But let’s suppose that the Federal Government did indeed specially reserve the water tanks built during the British Raj for commercial use as “residential apartments/offices only.” Let’s assume, somehow, that the land upon which the water towers stand “vests” in the Federal Government instead of the local government of the cantonment. Would it still be kosher for GHQ to be selling the land?

    In a newspaper article published last week, it was revealed that “the army has decided to offer its prime land in major cities for sale or long-term lease to raise funds for the establishment of its General Headquarters in Islamabad.” The penny has dropped, finally, as it has at last been said in print that our military has taken to the real-estate business to finance its operations.

    According to the news report, an official document said: “The government of Pakistan, Ministry of Defence, offers prime land for sale/lease on a long-term basis in major cities of Pakistan. This unique offer is probably for the first and the last time that prime government land is offered for investment. The Land Disposal Cell (LDC) has been established in the GHQ to generate funds for construction and shifting of the Ministry of Defence, Joint Staff Headquarters and the GHQ to Islamabad through disposal of surplus military lands and prime properties of the army spread in the entire country.”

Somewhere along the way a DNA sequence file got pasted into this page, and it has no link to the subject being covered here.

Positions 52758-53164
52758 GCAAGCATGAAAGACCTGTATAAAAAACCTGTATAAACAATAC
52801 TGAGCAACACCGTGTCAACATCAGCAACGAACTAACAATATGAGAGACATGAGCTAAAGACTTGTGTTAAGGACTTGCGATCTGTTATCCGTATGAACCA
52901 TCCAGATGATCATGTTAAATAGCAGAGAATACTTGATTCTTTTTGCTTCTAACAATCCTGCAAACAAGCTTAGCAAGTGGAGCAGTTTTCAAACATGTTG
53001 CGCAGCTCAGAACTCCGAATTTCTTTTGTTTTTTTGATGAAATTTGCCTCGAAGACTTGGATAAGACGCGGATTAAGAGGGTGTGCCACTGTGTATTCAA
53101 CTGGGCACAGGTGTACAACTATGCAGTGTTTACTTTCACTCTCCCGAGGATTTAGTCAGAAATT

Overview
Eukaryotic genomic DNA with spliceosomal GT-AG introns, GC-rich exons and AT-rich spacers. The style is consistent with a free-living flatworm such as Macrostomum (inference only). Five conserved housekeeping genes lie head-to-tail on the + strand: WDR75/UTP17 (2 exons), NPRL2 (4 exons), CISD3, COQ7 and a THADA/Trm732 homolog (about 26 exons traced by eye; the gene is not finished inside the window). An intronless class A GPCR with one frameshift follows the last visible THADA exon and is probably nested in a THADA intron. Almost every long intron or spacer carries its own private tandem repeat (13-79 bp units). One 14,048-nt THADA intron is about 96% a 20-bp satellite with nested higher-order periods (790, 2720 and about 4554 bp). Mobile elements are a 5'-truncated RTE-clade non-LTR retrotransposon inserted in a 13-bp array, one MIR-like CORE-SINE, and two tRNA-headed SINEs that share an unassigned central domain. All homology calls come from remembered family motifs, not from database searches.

But let’s suppose that it’s perfectly legitimate for the armed forces to earn and spend money without any oversight or scrutiny; and that it’s constitutional and in the public interest to take land from people under the pretext of quartering troops and then use the land for high-end, high-rise real-estate development. Let’s assume that the QMG branch of GHQ has correctly interpreted the meaning of public interest and defence to include “residential flats/apartments only.” Does this still mean that the tender notice issued for bids is acceptable?

    When the Lahore Cantonment was originally planned, the everyday needs of its residents – the soldiers and officers only of the Indian Army – were meant to be satisfied by the two bazaars that bounded its north and south extremities, the Saddar Bazaar and the Royal Artillery Bazaar. The present invitation to bid for the commercialisation of a whole block of land in the heart of the Cantonment – and on the route many an automobiled Lahori uses to get from home in Defence to work near the city centre – amounts to inserting a whole new bazaar area into the Cantonment master plan.